Amargosa: Strength of creative spirit amidst the desert

In Review

Amargosa: The Story of Marta Becket

4 out of 5 stars
4 out of 5 stars - 'Smashing'
Directed by Todd Robinson
Review by

amargosaAmargosa is a documentary about the life and passions of Marta Becket, a dancer and artist who decided to move from the bustle of New York to the remote ghost town of Death Valley Junction, California and set up a theater house.

The opening narration and dramatic panoramic shots reminded me of the magic of film as I was instantly transported from the familiar surroundings of my family room into Marta’s world of ballet and art.

The film does more than just profile Marta’s journey from New York to Death Valley Junction to establish the Opera House. It also delves into Marta’s relations with her parents, her ex-husband and the community of Death Valley Junction.
One of the most memorable themes in the film is Marta’s relationship with her father who from childhood was not supportive of her artistic endeavors. Marta recounts how her father visited her at the Amargosa Opera House and could not understand why she would set up life in a desert town. Years later, National Geographic profiled the Amargosa Opera House. Marta purchased a subscription to the magazine so that her father would be surprised and perhaps proud to see her featured in an issue. Two days before the magazine arrived, Marta’s father died. Marta in her seventies still tells this story with such clarity and I was struck by the powerful need by any child for the approval and love of their parents.

However, the dominant theme in this film is the strength of the creative spirit of Marta Becket. From the blank canvas of a desert town, Marta was able to create a precious hand-painted theater where she is able to showcase her skills and passions as a dancer, singer and actress. In the desert, she has flourished.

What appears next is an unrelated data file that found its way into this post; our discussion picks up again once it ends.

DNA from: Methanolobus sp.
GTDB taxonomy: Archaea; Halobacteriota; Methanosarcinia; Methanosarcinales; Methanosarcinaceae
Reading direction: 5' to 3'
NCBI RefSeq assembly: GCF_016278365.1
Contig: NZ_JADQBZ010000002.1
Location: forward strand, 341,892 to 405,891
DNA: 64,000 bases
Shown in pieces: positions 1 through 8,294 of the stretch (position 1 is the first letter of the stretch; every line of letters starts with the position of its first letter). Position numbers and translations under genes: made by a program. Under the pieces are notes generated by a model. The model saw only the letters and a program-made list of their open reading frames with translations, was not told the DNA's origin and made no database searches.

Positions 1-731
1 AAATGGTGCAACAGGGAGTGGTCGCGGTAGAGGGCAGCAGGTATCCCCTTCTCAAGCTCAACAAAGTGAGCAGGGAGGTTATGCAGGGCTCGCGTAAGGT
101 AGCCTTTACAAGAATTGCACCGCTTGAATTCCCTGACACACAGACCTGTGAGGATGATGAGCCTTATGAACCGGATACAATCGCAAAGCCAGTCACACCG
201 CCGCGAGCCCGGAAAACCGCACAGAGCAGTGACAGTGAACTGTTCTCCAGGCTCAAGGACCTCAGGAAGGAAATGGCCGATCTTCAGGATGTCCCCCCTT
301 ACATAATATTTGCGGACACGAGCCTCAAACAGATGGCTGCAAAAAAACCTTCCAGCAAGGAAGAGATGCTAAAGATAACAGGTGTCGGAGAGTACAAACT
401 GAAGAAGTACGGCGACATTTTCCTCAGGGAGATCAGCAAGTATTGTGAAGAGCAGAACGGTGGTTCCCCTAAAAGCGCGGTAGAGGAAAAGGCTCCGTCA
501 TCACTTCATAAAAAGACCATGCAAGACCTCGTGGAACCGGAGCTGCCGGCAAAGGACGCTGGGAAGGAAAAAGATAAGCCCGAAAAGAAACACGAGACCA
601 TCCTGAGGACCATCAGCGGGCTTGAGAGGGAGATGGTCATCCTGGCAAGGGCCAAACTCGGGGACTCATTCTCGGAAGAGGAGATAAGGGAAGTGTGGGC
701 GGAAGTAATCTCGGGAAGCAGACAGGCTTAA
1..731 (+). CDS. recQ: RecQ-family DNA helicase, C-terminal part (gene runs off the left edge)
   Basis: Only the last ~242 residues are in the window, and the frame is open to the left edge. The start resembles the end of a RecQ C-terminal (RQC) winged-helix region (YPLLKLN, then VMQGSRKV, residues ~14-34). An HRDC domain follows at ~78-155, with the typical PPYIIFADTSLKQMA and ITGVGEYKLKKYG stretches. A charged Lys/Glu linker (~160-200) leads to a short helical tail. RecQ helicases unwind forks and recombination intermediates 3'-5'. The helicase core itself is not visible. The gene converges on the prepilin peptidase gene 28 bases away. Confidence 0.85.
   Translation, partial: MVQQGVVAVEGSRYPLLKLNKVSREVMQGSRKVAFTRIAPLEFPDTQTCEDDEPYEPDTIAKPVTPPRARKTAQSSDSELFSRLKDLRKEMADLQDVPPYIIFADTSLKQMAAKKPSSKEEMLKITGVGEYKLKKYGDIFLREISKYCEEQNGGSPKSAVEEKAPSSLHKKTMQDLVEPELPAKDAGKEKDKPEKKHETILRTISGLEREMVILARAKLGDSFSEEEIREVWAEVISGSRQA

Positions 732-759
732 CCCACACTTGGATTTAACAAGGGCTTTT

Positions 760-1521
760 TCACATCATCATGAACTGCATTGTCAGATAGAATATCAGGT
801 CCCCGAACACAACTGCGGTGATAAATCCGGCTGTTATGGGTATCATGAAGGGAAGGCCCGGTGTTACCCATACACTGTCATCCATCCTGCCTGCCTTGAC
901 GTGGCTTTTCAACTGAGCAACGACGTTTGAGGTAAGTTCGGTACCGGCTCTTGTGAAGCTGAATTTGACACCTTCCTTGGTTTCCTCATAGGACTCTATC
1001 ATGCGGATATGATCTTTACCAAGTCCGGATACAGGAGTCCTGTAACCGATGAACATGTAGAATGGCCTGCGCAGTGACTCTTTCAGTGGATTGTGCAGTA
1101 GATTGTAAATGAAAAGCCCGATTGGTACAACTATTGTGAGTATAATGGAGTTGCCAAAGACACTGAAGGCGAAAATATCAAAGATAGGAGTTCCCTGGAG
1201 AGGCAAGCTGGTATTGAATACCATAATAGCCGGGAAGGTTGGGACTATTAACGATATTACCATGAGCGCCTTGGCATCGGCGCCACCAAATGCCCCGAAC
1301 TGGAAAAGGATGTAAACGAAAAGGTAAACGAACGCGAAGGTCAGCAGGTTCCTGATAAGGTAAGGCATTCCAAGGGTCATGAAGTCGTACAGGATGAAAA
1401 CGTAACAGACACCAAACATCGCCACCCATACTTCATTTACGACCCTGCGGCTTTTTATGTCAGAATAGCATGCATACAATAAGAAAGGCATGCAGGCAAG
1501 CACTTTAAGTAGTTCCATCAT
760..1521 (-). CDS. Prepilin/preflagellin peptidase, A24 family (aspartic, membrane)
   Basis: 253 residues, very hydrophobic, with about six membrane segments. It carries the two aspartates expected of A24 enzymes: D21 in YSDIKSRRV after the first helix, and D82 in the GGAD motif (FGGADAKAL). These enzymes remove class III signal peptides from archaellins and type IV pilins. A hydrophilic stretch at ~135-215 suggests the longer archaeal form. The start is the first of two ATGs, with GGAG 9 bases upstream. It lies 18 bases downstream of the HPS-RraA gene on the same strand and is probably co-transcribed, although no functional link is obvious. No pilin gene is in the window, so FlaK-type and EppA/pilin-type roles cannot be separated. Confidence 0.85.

The documentary, like the Amargosa Opera House is well crafted. It doesn’t try to be the focus of attention. Instead,  it provides an intimate lens. In the end I feel like I have met Marta Becket, had an intimate evening with her and left with a new appreciation for her passions.

I was inspired by the film and hope to one day have so much passion and substance within, that I can create and impact the community and landscape around me as Marta has in the town of Death Valley Junction, California. For now, I am contemplating starting an oil painting… it has been a while since I have painted but Marta Becket has made me realize it is never too late.

Clint says:

I had to check Google immediately after the end credits rolled. Could this be true? A tiny, 73 year old woman opens an opera house in the middle of nowhere (well, almost nowhere, it’s still only 2 hours away from Las Vegas). Death Valley Junction. Population 10. And sells out one woman shows after single handedly restoring the theater house including painting intricate murals on the walls, and ceilings. Come on, can this be for real?  Turns out, truth is, once again, stranger then fiction.

There are ‘Whatever Happened to Baby Jane’ moments throughout. Is she clinging to a lost dream, or gloriously fulfilling her destiny?

The cinematography is first rate, with many pans of the nomadic landscape, and artful focus and framing that help accentuate the story and characters. One scene, introducing Marta Becket’s sidekick friend, is a two minute vignette including slow motion that weaves music, an ostrich, and a four-by-four to establish his character. And what a character!

An intriguing documentary that had me fascinated from start to finish.

PS – from what I’ve read, Marta Becket still performs to this day. Now in her 80s though, the show is now limited to a 45-minute seated performance.

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